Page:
It may seem like you are being forced to choose between a rock and a hard place. Rethink whether being a landlord is necessarily as hard a place as it seems. Also, reassess your current situation. You are really not in a position to make any choices or decisions this moment, as you currently have in hand neither an offer to rent nor an offer to buy your home through short sale in place. Don’t agonize and torture yourself over what are truly hypothetical alternatives at this point — follow my action plan and position yourself to get some actual, concrete options. Only then does it make sense to agonize and torture yourself over the decision whether to rent or to sell short!
As the foreclosure rate has risen, the resale market has gotten worse for sellers, but all those former homeowners who have lost their homes through foreclosure have become tenants. As a result, the demand for rental housing has gone up, and rents have increased in many geographic markets. So, the more dreary the resale forecast for your market, the more easily you’ll likely be able to get and keep it rented, and the higher rents you’ll be able to command.
This brings us to one of the most critical inputs to your decision whether to rent: cash flow. Whether renting your home is preferable to selling it in a short sale depends largely on how close the rental income will come to covering or exceeding the expenses of owning the property. To assess the feasibility of converting your home into a rental, you need to compare the projected rental income against a realistic estimate of the expenses, including the monthly mortgage payment, property taxes, hazard insurance, HOA dues (if any), any utilities or services you would pay for the tenant (like landscaping), the property manager’s fees, and a monthly reserve for maintaining the place. Ideally, you’d also have enough rental income to set aside 5 percent or so of the monthly rent in a savings account to be drawn upon to cover expenses in the event of a vacancy. After conducting this cash-flow analysis, you can decide whether it might be worth it to consider renting your home out, rather than short-selling it, even if you are slightly cash-flow-negative monthly.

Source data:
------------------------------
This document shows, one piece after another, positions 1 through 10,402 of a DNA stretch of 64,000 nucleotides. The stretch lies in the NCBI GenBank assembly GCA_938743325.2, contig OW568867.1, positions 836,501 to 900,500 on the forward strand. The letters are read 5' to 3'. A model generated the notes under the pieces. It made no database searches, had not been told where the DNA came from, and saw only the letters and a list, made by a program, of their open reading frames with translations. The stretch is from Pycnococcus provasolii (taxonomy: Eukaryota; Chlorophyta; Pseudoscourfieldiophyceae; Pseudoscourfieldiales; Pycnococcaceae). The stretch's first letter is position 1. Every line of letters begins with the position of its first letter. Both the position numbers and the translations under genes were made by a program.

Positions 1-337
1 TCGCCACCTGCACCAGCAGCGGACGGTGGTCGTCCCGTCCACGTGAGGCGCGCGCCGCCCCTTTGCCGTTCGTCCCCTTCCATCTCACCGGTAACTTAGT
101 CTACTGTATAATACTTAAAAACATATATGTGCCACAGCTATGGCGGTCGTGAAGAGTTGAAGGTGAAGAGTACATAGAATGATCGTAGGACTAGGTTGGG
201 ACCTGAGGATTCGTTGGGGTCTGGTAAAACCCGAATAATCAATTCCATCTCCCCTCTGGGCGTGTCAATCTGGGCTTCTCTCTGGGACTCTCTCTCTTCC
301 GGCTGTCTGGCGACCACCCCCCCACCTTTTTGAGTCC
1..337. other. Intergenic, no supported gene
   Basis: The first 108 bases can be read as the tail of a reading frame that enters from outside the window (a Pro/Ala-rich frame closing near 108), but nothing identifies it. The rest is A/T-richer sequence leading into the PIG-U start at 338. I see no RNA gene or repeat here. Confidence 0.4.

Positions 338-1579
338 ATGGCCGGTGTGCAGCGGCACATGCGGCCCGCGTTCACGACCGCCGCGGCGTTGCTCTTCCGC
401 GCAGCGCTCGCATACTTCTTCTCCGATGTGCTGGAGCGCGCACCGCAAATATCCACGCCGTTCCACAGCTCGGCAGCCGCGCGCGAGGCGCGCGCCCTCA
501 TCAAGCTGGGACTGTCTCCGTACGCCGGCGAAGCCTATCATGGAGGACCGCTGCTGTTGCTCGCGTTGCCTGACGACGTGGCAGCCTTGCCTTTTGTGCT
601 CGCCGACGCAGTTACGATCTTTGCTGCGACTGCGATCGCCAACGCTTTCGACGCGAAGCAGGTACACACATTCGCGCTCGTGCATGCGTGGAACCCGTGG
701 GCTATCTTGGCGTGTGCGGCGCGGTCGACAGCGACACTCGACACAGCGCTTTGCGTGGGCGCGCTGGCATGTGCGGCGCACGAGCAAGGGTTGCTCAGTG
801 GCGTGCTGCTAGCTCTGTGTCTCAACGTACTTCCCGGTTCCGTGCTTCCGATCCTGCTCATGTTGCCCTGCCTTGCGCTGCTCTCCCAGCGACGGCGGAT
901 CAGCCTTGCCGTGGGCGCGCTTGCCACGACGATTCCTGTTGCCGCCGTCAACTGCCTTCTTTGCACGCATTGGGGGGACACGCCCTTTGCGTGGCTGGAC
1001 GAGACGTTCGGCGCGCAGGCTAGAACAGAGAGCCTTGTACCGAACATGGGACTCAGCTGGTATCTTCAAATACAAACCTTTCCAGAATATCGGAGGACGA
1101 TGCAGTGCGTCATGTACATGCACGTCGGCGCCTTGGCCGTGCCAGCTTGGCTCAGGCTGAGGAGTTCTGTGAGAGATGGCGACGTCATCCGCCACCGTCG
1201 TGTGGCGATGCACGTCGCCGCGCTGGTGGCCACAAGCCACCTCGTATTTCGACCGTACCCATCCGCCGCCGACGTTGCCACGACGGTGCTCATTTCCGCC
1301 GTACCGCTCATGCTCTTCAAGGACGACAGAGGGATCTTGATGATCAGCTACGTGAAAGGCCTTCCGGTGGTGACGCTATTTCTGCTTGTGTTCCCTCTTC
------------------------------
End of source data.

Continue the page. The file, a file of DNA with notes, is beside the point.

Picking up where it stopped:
1. Talk with a reputable, local property manager. Ask them to help you create realistic estimates for the rental income your property would command on the local market and for the amount you would pay monthly for property management services.
2. Do a projected cash-flow analysis. Very simply, compare the estimated income and expenses — discuss your analysis with your Realtor and/or property manager to ensure you are not missing any important line items.
3. If you are open to renting it after you have the projected cash flows, put it up for rent and reduce the sale price to a fair market price. You will then be in a race to see which comes to fruition first — an offer to rent the place or an offer to buy it at a short-sale price. Only once you have an offer in hand will you be in a position to make a concrete decision between these alternatives.
If you do decide to rent your home out, discuss this with your CPA — there are tax implications for converting a home into a rental property. And stay open to creative solutions, like a lease-option — you might find someone who is willing to lease, then buy, your home — the best of both worlds!
Tara-Nicholle Nelson is author of "The Savvy Woman’s Homebuying Handbook," and "Trillion Dollar Women: Use Your Power to Make Buying and Remodeling Decisions." Ask her a real estate question online.